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Bluestriped Fangblenny Video Stock Footage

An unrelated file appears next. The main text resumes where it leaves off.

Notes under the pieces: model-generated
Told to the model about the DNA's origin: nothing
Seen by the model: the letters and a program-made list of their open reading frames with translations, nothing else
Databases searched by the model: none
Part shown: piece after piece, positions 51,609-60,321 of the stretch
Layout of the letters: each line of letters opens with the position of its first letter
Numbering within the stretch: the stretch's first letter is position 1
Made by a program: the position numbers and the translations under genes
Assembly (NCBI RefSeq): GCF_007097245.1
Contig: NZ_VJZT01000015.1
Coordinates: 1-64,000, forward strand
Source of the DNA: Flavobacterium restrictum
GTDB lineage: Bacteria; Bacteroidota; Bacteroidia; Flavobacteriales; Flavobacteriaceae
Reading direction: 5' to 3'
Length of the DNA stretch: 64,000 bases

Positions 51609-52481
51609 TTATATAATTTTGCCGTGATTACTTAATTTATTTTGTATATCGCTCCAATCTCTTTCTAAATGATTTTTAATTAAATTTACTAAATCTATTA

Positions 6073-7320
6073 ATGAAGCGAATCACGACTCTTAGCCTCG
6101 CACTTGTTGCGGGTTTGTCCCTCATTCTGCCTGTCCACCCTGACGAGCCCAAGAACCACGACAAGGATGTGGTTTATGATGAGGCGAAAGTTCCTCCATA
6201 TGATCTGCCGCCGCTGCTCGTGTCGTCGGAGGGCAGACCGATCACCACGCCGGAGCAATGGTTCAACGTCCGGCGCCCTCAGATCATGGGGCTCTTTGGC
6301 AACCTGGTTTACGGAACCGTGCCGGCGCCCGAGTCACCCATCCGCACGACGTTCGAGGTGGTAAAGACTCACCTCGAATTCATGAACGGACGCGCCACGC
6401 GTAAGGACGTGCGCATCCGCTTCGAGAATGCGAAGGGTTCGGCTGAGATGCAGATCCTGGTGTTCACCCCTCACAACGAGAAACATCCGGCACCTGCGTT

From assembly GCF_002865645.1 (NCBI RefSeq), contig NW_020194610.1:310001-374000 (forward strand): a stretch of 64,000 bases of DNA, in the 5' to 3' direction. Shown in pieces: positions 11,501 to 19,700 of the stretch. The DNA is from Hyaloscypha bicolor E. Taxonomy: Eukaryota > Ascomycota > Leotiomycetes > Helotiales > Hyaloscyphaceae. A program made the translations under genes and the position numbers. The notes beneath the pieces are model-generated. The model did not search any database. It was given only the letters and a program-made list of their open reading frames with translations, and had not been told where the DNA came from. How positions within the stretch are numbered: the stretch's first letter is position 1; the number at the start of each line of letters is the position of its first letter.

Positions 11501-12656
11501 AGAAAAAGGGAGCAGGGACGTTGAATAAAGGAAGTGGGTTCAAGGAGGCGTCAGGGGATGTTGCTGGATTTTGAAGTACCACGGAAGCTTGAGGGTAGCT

From before birth, their eggs are demersal and adhesive and attach to substrates via a filamentous adhesive pad or pedestal. The bluestriped fangblenny can attain around 90mm in length. Two distinct colour phases of this fish are present blue with a black stripe from snout to tail, or orange with two narrow blue lines from snout to tail. Unlike most blennies, the bluestriped fangblenny is free swimming. Adults inhabit clear, coral-rich areas of lagoon and seaward reefs and it is fairly common on both coral and rocky reefs, usually occurring singly or in pairs. They are known for being aggressive and feed on skin, mucus and sometimes other fish scales. They bite divers when alarmed. The fangblenny is a specialised mimic of juvenile bluestreak cleaner wrasse. Those fish serve as cleaners to larger host fish, which attend to have ectoparasites removed. The fangblenny does no cleaning, but bites the host fish and leaves. Its opioid-containing venom helps it escape, as it gives a pain-free bite which also dulls the host's reactions.
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